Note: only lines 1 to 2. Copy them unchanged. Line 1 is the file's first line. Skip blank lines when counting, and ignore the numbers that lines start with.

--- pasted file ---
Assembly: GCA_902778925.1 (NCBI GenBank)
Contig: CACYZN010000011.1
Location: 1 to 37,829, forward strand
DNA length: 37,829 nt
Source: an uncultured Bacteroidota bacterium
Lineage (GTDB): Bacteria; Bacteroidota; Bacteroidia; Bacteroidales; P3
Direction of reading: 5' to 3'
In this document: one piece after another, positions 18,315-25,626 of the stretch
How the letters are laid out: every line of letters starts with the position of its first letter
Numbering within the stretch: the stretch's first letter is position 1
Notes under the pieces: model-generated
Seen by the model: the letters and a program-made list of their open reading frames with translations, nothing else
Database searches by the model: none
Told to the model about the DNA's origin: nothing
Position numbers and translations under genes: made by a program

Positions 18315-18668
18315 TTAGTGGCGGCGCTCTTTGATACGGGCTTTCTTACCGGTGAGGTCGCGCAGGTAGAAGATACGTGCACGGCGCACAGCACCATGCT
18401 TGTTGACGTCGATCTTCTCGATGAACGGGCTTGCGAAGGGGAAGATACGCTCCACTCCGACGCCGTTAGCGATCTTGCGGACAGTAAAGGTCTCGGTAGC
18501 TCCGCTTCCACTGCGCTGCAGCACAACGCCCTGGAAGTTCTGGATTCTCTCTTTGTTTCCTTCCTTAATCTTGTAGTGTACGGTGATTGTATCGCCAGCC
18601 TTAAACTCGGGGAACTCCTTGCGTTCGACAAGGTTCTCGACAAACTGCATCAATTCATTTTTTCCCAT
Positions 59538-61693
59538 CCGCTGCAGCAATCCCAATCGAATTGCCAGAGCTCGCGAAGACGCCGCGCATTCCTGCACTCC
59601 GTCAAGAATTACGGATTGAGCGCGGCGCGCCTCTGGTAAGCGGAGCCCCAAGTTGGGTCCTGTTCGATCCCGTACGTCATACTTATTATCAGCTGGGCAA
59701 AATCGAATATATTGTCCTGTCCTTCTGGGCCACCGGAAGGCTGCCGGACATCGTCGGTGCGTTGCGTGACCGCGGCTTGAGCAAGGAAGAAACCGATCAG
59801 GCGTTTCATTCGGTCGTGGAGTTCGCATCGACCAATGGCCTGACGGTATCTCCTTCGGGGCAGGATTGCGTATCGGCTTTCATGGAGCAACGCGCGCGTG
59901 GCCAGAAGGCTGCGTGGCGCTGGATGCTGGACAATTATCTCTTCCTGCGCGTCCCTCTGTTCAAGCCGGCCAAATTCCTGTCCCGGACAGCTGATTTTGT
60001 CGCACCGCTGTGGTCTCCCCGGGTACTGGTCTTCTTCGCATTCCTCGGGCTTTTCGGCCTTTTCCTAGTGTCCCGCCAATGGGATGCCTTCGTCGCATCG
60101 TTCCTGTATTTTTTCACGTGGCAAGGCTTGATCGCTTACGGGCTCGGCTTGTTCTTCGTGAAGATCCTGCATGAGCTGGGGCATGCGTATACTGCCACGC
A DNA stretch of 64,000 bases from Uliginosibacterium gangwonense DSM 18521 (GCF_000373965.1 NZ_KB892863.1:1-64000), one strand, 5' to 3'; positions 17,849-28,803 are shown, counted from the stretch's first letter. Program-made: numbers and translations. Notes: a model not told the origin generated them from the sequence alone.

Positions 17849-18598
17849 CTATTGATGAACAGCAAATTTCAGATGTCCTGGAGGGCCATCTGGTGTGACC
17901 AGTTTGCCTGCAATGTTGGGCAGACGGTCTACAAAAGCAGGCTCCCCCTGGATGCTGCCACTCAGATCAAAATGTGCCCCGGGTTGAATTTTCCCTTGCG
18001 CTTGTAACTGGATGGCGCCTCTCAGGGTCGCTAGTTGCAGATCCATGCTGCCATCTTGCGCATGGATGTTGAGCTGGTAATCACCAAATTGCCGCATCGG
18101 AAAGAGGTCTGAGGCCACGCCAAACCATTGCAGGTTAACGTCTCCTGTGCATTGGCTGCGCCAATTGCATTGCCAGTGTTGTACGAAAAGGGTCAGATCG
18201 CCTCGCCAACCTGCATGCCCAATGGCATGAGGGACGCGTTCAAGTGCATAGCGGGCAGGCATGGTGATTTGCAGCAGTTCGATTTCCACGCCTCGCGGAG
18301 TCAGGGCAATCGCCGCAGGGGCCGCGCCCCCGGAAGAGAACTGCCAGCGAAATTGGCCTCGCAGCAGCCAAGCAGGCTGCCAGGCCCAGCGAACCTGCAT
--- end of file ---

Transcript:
Assembly: GCA_902778925.1 (NCBI GenBank)
Contig: CACYZN010000011.1